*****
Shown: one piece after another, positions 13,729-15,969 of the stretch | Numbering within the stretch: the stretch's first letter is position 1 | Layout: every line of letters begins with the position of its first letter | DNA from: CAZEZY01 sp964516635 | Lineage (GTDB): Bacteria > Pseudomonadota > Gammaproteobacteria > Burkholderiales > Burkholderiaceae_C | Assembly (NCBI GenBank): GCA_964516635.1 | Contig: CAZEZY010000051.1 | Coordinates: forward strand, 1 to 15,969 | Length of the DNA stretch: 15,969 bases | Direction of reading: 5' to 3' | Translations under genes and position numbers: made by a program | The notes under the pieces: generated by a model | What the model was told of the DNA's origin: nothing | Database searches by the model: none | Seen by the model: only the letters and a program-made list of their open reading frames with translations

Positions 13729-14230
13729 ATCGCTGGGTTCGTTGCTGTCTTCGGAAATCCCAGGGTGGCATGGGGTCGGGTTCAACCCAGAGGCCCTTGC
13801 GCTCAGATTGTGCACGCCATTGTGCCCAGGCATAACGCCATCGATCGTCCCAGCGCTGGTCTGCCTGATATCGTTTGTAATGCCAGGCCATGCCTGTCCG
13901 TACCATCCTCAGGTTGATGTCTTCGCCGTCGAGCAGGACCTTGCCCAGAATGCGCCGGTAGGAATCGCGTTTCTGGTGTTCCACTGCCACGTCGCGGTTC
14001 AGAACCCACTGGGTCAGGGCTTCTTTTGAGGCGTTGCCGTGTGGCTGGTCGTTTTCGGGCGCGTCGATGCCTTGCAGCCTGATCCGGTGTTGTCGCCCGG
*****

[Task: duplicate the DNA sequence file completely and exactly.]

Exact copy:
Shown: one piece after another, positions 13,729-15,969 of the stretch | Numbering within the stretch: the stretch's first letter is position 1 | Layout: every line of letters begins with the position of its first letter | DNA from: CAZEZY01 sp964516635 | Lineage (GTDB): Bacteria > Pseudomonadota > Gammaproteobacteria > Burkholderiales > Burkholderiaceae_C | Assembly (NCBI GenBank): GCA_964516635.1 | Contig: CAZEZY010000051.1 | Coordinates: forward strand, 1 to 15,969 | Length of the DNA stretch: 15,969 bases | Direction of reading: 5' to 3' | Translations under genes and position numbers: made by a program | The notes under the pieces: generated by a model | What the model was told of the DNA's origin: nothing | Database searches by the model: none | Seen by the model: only the letters and a program-made list of their open reading frames with translations

Positions 13729-14230
13729 ATCGCTGGGTTCGTTGCTGTCTTCGGAAATCCCAGGGTGGCATGGGGTCGGGTTCAACCCAGAGGCCCTTGC
13801 GCTCAGATTGTGCACGCCATTGTGCCCAGGCATAACGCCATCGATCGTCCCAGCGCTGGTCTGCCTGATATCGTTTGTAATGCCAGGCCATGCCTGTCCG
13901 TACCATCCTCAGGTTGATGTCTTCGCCGTCGAGCAGGACCTTGCCCAGAATGCGCCGGTAGGAATCGCGTTTCTGGTGTTCCACTGCCACGTCGCGGTTC
14001 AGAACCCACTGGGTCAGGGCTTCTTTTGAGGCGTTGCCGTGTGGCTGGTCGTTTTCGGGCGCGTCGATGCCTTGCAGCCTGATCCGGTGTTGTCGCCCGG